# The Javascript Shuffle

I was always fascinated by card games, especially those that involved skill over luck. I’ve passed this love of card games onto my children and have taught them many of the popular standards, including an altered version of Gin Rummy (that involves a Joker) and BlackJack. We played War, Go Fish, Crazy 8’s, and Hearts, but Poker is my go-to game, specifically No Limit Texas Hold ’Em. I’ve attended many Poker tournaments and played till the wee hours at many casino tables and home games.

What do those games have in common? Before dealing out the cards, they should be shuffled. When my career started decades ago, one of the first simulated card games that I developed was BlackJack. It was written in BASIC, and I’ve probably rewritten it a dozen times now in multiple languages: Java, C#, C, Assembler, PHP, Perl, Python, Shell scripting, even in FileMaker. The most challenging version was on a scientific HP calculator.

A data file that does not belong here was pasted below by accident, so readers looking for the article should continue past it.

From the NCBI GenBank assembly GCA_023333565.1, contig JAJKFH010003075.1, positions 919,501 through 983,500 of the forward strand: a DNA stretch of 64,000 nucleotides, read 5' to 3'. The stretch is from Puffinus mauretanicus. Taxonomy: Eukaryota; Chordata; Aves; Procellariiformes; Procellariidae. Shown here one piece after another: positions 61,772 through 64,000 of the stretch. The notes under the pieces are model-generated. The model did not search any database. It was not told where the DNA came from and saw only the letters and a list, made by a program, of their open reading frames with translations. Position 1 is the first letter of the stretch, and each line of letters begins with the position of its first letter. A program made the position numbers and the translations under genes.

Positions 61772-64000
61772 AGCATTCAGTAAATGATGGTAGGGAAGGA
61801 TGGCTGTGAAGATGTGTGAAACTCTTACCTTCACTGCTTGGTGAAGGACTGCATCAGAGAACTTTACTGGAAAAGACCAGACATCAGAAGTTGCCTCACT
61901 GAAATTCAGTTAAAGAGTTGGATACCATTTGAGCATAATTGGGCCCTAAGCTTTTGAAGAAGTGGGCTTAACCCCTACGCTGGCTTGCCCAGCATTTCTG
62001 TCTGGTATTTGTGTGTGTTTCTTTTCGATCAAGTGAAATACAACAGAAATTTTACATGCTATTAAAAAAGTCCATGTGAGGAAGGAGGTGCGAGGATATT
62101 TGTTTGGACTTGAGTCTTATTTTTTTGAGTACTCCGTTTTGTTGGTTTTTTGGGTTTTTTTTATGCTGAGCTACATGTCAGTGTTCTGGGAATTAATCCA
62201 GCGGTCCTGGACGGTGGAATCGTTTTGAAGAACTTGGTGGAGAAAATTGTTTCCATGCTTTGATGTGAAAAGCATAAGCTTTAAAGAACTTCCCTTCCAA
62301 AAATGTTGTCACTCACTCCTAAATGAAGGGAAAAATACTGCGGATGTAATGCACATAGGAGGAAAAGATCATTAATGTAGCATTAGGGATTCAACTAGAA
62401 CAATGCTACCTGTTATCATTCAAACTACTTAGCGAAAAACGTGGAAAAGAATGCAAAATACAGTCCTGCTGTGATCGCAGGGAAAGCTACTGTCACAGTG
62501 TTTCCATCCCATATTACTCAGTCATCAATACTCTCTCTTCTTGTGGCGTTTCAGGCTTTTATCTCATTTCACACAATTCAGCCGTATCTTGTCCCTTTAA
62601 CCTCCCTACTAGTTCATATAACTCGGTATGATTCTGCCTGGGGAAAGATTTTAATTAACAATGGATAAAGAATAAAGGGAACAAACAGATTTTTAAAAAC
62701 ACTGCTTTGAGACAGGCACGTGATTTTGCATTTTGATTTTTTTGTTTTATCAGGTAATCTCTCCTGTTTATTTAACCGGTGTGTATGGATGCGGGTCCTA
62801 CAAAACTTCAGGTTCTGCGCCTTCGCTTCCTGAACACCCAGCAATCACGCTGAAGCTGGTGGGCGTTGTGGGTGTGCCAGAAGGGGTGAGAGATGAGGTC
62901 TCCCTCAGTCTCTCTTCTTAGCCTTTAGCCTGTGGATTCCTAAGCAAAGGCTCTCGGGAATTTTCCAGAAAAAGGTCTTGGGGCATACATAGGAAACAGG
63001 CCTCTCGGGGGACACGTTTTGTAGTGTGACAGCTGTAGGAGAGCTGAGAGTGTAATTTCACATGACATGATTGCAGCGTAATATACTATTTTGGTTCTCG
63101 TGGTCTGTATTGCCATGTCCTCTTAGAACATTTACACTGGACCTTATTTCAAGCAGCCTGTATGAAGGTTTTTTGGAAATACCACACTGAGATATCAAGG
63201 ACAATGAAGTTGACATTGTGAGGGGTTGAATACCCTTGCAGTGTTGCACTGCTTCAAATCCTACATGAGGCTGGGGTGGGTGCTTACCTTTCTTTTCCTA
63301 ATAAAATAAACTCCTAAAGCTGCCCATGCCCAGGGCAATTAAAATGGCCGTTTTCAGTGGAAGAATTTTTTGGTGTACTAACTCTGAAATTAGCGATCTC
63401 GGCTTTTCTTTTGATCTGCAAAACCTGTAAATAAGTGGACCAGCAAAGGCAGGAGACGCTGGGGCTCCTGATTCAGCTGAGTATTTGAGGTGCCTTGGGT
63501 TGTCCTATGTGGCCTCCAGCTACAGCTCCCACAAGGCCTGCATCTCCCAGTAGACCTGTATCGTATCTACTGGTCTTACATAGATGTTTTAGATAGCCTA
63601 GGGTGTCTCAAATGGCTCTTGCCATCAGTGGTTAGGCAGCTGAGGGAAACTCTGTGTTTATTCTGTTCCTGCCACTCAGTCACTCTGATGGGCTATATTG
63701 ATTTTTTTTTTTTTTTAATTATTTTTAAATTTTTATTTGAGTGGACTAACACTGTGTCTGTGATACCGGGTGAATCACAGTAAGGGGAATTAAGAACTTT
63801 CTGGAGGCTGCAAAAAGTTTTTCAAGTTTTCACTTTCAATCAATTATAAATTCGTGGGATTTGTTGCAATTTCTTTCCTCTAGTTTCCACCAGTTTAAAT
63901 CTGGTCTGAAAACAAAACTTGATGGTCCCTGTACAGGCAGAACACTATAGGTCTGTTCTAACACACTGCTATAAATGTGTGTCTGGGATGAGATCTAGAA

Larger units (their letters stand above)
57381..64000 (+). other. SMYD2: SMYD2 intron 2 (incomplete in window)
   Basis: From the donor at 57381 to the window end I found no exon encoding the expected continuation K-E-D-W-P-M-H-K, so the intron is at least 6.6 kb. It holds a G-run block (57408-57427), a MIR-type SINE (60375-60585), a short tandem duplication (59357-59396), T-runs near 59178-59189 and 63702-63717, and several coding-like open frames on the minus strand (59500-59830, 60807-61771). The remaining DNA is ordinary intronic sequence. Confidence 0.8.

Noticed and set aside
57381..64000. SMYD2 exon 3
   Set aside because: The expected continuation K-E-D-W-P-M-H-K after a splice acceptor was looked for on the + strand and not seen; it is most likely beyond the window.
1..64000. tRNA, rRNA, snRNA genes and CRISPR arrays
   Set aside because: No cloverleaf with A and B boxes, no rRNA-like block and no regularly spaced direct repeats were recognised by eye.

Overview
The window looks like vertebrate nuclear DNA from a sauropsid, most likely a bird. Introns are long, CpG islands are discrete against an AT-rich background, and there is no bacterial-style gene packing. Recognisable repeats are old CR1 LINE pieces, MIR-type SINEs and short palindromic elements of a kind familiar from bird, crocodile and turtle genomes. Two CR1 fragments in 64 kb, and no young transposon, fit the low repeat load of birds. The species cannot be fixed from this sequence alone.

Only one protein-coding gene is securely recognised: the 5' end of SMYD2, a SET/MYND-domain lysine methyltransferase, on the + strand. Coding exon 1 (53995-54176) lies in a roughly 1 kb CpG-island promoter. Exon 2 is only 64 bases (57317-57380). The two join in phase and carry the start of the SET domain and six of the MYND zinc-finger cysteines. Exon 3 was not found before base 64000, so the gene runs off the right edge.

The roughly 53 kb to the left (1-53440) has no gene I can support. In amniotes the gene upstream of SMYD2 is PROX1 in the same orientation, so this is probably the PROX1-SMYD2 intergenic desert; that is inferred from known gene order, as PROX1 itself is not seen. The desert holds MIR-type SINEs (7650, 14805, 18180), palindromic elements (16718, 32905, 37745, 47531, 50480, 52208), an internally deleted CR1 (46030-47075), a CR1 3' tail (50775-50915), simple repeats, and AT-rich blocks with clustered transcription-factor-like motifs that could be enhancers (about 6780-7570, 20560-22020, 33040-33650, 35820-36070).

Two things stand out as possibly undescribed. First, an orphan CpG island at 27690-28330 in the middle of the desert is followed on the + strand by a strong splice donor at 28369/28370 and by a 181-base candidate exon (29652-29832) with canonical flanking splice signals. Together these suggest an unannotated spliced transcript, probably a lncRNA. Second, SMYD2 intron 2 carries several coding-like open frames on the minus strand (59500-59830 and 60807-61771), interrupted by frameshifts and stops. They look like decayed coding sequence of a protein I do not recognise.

My favorite programming language now is Javascript, using server-side Node.js and client-side Vue.js. Implementing a tech stack like VENoM removes the context switching inherent in other stacks; reducing the language fragmentation by leveraging the entire Javascript ecosystem.

With Javascript, there are numerous ways to simulate a deck of shuffled cards. So let’s get down to the code.

## The Deck

First, we will need a deck. The most simplified version of a deck is just a plain array of numbers from 0 to 51 to represent the 52 cards in a standard set of playing cards. For this, we need one line of code:

`let deck = Array.from(new Array(52), (x, i) => i);`

A real-world schema for a deck structure would include the actual suits (Club, Diamond, Heart, Spade) and the ranks (2, 3, 4, 5, 6, 7, 8, 9, T, J. Q, K, A), but for now, we will keep it simple.